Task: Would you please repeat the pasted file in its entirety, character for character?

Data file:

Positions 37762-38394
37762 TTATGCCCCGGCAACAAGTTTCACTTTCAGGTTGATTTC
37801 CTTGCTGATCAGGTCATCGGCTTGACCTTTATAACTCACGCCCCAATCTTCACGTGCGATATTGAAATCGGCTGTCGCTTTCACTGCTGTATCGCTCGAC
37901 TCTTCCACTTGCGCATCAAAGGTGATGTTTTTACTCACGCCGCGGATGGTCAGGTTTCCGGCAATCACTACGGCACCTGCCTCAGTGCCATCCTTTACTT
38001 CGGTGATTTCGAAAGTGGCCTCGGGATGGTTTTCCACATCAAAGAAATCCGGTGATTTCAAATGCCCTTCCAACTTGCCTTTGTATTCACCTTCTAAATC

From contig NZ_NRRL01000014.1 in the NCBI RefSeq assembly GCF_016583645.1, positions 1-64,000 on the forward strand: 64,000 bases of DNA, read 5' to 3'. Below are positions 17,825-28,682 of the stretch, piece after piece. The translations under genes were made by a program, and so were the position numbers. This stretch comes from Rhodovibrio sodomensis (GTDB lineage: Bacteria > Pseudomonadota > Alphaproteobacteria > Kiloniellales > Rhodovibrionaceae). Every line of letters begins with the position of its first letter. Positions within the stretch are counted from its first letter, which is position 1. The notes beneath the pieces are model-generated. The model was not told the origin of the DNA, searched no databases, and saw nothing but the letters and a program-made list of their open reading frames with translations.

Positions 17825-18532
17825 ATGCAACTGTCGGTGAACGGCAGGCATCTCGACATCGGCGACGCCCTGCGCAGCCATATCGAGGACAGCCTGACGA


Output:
Positions 37762-38394
37762 TTATGCCCCGGCAACAAGTTTCACTTTCAGGTTGATTTC
37801 CTTGCTGATCAGGTCATCGGCTTGACCTTTATAACTCACGCCCCAATCTTCACGTGCGATATTGAAATCGGCTGTCGCTTTCACTGCTGTATCGCTCGAC
37901 TCTTCCACTTGCGCATCAAAGGTGATGTTTTTACTCACGCCGCGGATGGTCAGGTTTCCGGCAATCACTACGGCACCTGCCTCAGTGCCATCCTTTACTT
38001 CGGTGATTTCGAAAGTGGCCTCGGGATGGTTTTCCACATCAAAGAAATCCGGTGATTTCAAATGCCCTTCCAACTTGCCTTTGTATTCACCTTCTAAATC

From contig NZ_NRRL01000014.1 in the NCBI RefSeq assembly GCF_016583645.1, positions 1-64,000 on the forward strand: 64,000 bases of DNA, read 5' to 3'. Below are positions 17,825-28,682 of the stretch, piece after piece. The translations under genes were made by a program, and so were the position numbers. This stretch comes from Rhodovibrio sodomensis (GTDB lineage: Bacteria > Pseudomonadota > Alphaproteobacteria > Kiloniellales > Rhodovibrionaceae). Every line of letters begins with the position of its first letter. Positions within the stretch are counted from its first letter, which is position 1. The notes beneath the pieces are model-generated. The model was not told the origin of the DNA, searched no databases, and saw nothing but the letters and a program-made list of their open reading frames with translations.

Positions 17825-18532
17825 ATGCAACTGTCGGTGAACGGCAGGCATCTCGACATCGGCGACGCCCTGCGCAGCCATATCGAGGACAGCCTGACGA